Wednesday, August 15, 2012

So You Think You Can Write...

I've been writing professionally for over a decade, I've learned a thing or two.
Some of these things are random opinions that can't fill an entire blog post.
Here they are, in no particular order:

- In the beginning of your career, do not work with a partner.
            Why?
             Because you may or may not have to defend your work to your partner, and if you are not confident or well practiced in the execution of your work, you will get bulldozed.
             Just take my word for it.

- Go to conferences and seminars, but mostly, write.
              Why?
               I have gone to many a seminar and many a conference, and very often I meet people who are there because they "have an idea" for a kid's book, but want to know how to break into the business (in other words, they want to know if actually WRITING the book would be a waste of their time), and they are hoping that they will meet some agent or editor who will hear their idea and jump all over it and they will sell it on the conference room floor.
               Mind you, they haven't even written it yet.  First they want to be sure they can sell it.
               REALITY CHECK: This NEVER HAPPENS!!!
               I have never, never, never, never, never heard of any agent, editor or whoever that has bought an unwritten book from a debut author.  Mind you, once you become say, Stephen King or J.K. Rowling or a celebrity, then your books can be purchased on your name recognition alone, but for us every day schmoes, you have to actually write the book, and you have to write it REALLY well.  The idea could be ground-breaking and the most amazing thing you've ever heard in your life, but if the writing isn't there it doesn't mean jack.
                Writing conferences and seminars are for writers, not for idea-ers.
                Write the damn book.

- No, you do not need to copyright your draft.
                   Why?
                   There has been instances in Hollywood where a screenwriter submits a script to the studio and they pass, and eight months later - WHAMO - the same concept written by a totally different screenwriter is in production and the screenwriter is like, "Wait a second! I'm going to sue the multi-billion-dollar movie studio, trash my reputation, and get buried under hundreds of thousands of dollars in legal bills just so I can get a post in the Hollywood Reporter that I pitched that project to them first."
                    NEWS FLASH: You cannot own an idea.  You can copyright your script, but in most cases if the 800 lb. gorilla movie studio wants to steal it, they will steal it without remorse because, hey - they're an 800 lb. gorilla.  I'm not saying it's right, I'm saying it's a fact.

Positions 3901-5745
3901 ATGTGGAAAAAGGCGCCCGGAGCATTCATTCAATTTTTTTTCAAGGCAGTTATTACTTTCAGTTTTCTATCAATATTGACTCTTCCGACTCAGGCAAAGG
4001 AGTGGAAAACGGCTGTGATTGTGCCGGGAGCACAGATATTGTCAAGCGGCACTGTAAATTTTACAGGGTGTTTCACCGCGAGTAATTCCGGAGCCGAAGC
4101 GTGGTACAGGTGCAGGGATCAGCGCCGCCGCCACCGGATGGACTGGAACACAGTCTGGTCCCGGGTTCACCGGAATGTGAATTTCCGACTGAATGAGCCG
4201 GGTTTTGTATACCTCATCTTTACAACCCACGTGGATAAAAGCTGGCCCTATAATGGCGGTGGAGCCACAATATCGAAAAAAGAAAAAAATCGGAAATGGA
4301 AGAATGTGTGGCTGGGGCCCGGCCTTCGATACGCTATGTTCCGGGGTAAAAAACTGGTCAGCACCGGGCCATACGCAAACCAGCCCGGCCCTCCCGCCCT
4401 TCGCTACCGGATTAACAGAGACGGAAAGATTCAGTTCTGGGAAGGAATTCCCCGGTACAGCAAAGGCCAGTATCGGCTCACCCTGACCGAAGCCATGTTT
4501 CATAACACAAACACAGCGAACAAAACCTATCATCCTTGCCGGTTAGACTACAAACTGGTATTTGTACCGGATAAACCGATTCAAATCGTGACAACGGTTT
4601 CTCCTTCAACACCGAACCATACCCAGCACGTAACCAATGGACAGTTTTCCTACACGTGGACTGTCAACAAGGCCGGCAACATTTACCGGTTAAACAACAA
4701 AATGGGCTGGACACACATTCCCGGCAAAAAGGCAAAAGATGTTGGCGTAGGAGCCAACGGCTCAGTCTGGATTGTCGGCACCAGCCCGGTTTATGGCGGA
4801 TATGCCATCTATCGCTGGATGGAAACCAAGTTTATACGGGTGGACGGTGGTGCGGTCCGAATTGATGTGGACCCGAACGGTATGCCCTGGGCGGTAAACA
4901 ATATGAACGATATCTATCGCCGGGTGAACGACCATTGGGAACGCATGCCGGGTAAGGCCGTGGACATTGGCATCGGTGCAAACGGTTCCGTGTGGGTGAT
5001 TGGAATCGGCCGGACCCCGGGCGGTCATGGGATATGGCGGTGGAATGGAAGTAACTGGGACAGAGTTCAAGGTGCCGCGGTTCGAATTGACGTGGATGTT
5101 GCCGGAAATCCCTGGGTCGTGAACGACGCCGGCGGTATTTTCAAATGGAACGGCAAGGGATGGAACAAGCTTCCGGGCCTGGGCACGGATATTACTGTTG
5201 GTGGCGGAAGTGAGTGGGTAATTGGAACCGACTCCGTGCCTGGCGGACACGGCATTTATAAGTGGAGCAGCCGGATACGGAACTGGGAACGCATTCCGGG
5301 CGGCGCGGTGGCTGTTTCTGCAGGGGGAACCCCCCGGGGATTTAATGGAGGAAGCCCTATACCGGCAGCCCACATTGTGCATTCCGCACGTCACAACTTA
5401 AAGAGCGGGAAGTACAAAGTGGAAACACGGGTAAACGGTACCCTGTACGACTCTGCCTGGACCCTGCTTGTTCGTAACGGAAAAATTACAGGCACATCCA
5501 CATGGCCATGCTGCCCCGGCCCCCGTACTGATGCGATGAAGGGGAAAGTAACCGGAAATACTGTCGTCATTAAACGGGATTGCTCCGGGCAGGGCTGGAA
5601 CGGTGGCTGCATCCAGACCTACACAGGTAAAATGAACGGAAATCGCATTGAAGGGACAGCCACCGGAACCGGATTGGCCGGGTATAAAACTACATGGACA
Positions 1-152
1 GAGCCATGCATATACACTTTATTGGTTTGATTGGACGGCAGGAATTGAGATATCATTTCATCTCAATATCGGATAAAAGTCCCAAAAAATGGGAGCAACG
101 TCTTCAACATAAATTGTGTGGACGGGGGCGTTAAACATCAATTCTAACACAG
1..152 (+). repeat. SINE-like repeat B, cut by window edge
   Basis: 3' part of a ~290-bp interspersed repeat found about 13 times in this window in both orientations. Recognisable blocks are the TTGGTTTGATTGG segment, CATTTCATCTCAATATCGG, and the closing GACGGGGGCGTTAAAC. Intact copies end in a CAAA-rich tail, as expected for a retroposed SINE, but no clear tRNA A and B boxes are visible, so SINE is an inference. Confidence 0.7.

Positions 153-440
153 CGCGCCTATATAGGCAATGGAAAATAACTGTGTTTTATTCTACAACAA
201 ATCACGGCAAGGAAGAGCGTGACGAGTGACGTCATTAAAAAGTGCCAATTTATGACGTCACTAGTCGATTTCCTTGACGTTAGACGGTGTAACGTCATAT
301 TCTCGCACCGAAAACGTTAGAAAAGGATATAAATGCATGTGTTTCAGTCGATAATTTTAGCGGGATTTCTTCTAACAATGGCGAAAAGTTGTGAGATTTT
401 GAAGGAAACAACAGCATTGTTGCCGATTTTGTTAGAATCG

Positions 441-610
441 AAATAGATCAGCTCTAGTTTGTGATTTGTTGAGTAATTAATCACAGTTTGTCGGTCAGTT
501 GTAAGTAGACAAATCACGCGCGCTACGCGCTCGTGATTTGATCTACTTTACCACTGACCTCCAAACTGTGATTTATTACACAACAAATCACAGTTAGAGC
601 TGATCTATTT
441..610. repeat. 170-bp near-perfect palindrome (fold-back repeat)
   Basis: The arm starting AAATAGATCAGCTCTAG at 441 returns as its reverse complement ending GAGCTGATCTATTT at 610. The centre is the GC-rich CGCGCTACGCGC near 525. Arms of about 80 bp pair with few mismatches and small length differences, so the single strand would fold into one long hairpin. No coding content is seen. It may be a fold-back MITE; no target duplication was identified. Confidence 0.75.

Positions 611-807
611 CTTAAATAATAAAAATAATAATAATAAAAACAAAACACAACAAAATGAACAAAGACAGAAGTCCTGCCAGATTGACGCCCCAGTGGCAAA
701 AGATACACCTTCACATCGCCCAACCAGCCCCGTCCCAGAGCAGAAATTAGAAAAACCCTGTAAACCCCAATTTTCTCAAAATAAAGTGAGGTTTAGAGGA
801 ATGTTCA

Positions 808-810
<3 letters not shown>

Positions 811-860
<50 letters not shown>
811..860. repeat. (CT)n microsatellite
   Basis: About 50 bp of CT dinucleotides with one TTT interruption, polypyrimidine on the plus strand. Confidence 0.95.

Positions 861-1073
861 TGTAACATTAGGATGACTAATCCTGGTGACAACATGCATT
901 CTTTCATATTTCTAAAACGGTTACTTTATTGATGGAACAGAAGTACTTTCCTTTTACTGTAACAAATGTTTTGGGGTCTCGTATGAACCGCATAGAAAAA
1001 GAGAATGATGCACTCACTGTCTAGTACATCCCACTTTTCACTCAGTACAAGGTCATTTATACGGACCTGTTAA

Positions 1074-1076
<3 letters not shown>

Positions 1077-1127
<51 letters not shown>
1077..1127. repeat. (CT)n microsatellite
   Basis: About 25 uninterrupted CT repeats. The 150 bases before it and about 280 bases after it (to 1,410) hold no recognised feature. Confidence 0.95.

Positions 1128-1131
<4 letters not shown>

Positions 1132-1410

Unless they took your script word-for-word (and these 800 lb. gorillas are too smart to do that) then you have no case - and why? Because you cannot own an idea.  Just the execution of that idea.
                    But - does this apply to books?
                    Maybe I'm not in the right circles, or maybe big time publishers are more discreet with their stealing, or maybe there isn't stealing going on at all - but I have not once, ever, heard a story about a book getting pitched and passed and then the author suing a few months later.  I'm pretty certain it happens, but I've never seen press to this effect.
                     That's because the big time publisher can easily say, "We pass because we already have something like this is development," and the author has no choice but to believe them.  True or not, this is a fact of business.  Suing a big time publisher without concrete documentation and PROOF is a fool's errand.  Just don't do it.
                      So, my very paranoid writer friends, do you think that getting your manuscript copyrighted with help protect your work?  My very sad and pessimistic point of view is this: Nope.
                     Doesn't matter.  It's a waste of time and money.  If the big time publisher wants to steal your concept and have someone else write it, they will.  Very, very, very rarely and probably never, have I heard of a big time publisher taking someone's exact manuscript and publishing it under a different author's name.  Again, like the 800 lb. Hollywood gorilla, they are too smart for that.
                     Copyright?  Forgettaboutit.
                     HOWEVER, if you feel the absolute NEED to prove you wrote your masterpiece at a certain time, then print a copy, and mail it to yourself, and DON'T OPEN THE PACKAGE.  The postmark will have a date and prove when the MS was written.  It's cheap, it's effective.  If it puts your mind at ease, then go for it, but I'm telling you, honestly, I wouldn't bother.
                    Big time publishers copyright your book for you when it's published to protect you from piracy.  I'm pretty sure they are on our side, and we don't need protection from them - but that's just me.

Again, I hope this advice is somewhat helpful!
Comments are always welcome.
Think I'm wrong?
Let me know.


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